ST. GEORGE — Education and the ongoing impacts of the COVID-19 pandemic were among the points highlighted during a debate between Utah’s gubernatorial candidates Tuesday night.
Republican Gov. Spencer Cox and his Democratic challenger, law professor Chris Peterson, met on a stage in Salt Lake City to share their responses and visions for Utah.
“Tonight was our second gubernatorial debate,” Cox said over Twitter. “I want to thank Chris Peterson — he’s a great debater and an even better person. We disagree on some things and agree on many others. Not sure what’s happening in that ‘other’ debate, but grateful that Utah can be an example to the nation.”
The two candidates are competing to succeed Republican Gov. Gary Herbert, who isn’t running again after more than a decade in office. Cox, who became Herbert’s lieutenant governor in 2013, defeated three other Republicans during the June primary, including former U.S. Ambassador Jon Huntsman Jr. Peterson did not have a primary race.
Cox is heavily favored to win in conservative Utah, where voters haven’t elected a Democratic governor in 40 years.
A central focus of the debate was the COVID-19 pandemic and the state’s handling of it. Cox touted how well Utah has done in handling the virus when compared to other states, while Peterson took a more critical view and said the state’s leadership in the matter hadn’t been the best. They also exchanged differences of opinion over the implementation of a statewide mask mandate.
“Mask wearing is only one important part of trying to get our coronavirus situation back under control,” Peterson said. “I would impose a statewide mask mandate. … This will not last forever, but right now we need to wear masks, and that’s why I will require it as a matter of law.”
Peterson called on the state to implement a mask mandate in July. He also criticized some of the ways the state government has spent millions of dollars in responding to the pandemic. Better testing and tracing measures also needed to be undertaken, he said.
Peterson also said Utah was counted as fourth in the nation for new COVID-19 cases.
On the mask mandate, Cox said he was fine with where the state sat on the matter. Currently, a mask mandate is in place for all public schools and state facilities, and local governments have been given the OK to impose their own mask mandates if deemed necessary.
“I support where we are today,” Cox said. “I support what Gov. Herbert has chosen to do, leaving mask mandates to individual communities to make that decision.”
Moderator Doug Wright, of KSL News Radio, said the question of a statewide mask mandate was one of the major issues people told him to bring to the candidates.
“This is the number one thing that people are asking about,” he said.
There have been over 72,000 reported COVID-19 cases in Utah, and 457 people have died, according to state data. The number of infections is thought to be far higher because many people have not been tested, and studies suggest people can be infected with the virus without displaying symptoms.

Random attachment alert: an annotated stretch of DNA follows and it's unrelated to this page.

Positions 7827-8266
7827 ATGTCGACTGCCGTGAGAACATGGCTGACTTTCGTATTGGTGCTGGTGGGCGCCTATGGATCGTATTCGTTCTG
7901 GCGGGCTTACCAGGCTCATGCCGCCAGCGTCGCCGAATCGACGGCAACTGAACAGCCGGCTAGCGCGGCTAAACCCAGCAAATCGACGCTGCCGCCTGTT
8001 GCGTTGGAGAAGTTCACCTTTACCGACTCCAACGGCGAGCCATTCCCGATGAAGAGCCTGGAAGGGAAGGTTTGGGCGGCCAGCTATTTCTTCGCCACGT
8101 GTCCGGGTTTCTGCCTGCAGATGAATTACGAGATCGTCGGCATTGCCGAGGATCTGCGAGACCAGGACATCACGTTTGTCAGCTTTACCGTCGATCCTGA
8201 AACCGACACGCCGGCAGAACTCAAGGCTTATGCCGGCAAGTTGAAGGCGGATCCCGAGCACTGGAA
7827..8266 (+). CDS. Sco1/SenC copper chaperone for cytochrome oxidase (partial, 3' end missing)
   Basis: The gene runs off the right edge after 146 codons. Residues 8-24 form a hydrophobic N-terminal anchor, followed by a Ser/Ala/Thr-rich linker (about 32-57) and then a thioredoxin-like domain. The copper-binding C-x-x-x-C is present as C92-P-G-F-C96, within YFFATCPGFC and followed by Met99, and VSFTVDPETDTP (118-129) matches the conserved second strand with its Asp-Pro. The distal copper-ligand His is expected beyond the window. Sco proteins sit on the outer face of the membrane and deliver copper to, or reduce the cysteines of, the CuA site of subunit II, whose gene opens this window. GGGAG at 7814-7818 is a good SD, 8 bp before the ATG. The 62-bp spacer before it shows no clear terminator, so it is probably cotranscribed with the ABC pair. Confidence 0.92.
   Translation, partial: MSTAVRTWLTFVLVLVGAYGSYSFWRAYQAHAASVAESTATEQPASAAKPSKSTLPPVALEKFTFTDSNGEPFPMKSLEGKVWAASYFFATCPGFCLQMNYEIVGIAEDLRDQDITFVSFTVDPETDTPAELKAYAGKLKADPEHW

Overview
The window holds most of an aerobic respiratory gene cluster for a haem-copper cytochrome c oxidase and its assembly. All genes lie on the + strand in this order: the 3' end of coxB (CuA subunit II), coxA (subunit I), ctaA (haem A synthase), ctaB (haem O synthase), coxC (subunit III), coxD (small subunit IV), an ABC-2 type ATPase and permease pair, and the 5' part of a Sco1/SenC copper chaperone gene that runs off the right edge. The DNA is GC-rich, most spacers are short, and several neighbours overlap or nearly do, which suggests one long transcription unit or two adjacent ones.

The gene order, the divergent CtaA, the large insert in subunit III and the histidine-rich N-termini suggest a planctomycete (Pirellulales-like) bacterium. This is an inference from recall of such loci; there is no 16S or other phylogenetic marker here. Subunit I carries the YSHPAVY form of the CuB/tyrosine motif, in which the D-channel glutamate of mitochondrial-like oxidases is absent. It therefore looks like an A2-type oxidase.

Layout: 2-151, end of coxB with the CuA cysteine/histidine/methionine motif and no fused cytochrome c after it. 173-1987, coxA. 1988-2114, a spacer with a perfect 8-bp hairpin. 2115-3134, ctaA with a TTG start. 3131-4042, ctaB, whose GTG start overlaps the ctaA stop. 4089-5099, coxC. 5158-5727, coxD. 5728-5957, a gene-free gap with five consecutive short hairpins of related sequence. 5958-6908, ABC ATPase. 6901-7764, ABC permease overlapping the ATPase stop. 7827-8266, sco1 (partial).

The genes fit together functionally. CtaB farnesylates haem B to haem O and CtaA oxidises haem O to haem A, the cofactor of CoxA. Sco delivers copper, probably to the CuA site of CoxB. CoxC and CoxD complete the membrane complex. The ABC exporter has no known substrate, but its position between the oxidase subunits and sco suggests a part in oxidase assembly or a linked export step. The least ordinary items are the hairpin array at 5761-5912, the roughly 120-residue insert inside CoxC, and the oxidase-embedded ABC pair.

When asked what else should be done to limit the spread of COVID-19, Peterson stressed the need for increased testing, contact tracing and additional access to personal protective equipment to counteract the state’s “skyrocketing” infection rates.
Cox said the governor and lieutenant governor must make tough decisions during a historic pandemic. He highlighted the state’s successes with maintaining a low mortality rate of 0.6% and a 4.1% unemployment rate.
“It hasn’t been perfect,” Cox said. “We have a long way to go, but we are working together to find those solutions.”
Funding public education was another topic in which the two candidates disagreed.
“It’s absolutely critical that education funding is our first and foremost priority,” Cox said, adding that Utah has seen the largest increase in public education funding over the last five years. “That’s something we can be proud of, but there’s so much more to do.”
Cox said a way teacher pay could be boosted is by reviewing the cost of new school construction. He called some new designs “palatial” and said that money could be given to teachers instead.
Peterson repeatedly mentioned that Utah has the lowest per-pupil funding in America. Utah has had decades to fix the issue and hasn’t done a very good job of doing it, he said, and more resources need to be added.
“We have the resources in this state to actually fund education for our kids,” Peterson said. “It’s not the Democratic Party that has failed to do that, it’s the majority party. And it’s time for a little more balance, a little more forward-thinking to get the job done.”
The candidates found common ground in supporting bringing broadband internet to rural Utah and promoted teleworking throughout the state. This tied into bringing economic development to the rest of the state, as well as a possible helping hand in addressing Utah’s ongoing affordable housing issues.
Peterson said promoting the ability to work from home, especially when that includes a high-paying job, can help people find more affordable homes away from the expensive Wasatch Front.
“This is one of those silver linings coming out of the COVID crisis – that people are realizing they can work from home and they can be incredibly successful there,” Cox said as he agreed with many of Peterson’s points on affordable housing.
Both men also said they didn’t like the idea of raising taxes and agreed that a previous attempt Legislature made to raise food tax was a bad idea. Cox called it a “big mistake” and was glad to see the measure go away due to public outcry. Peterson said if that food tax measure ever came to his desk as governor, he would immediately veto it.
The Associated Press contributed to this story.
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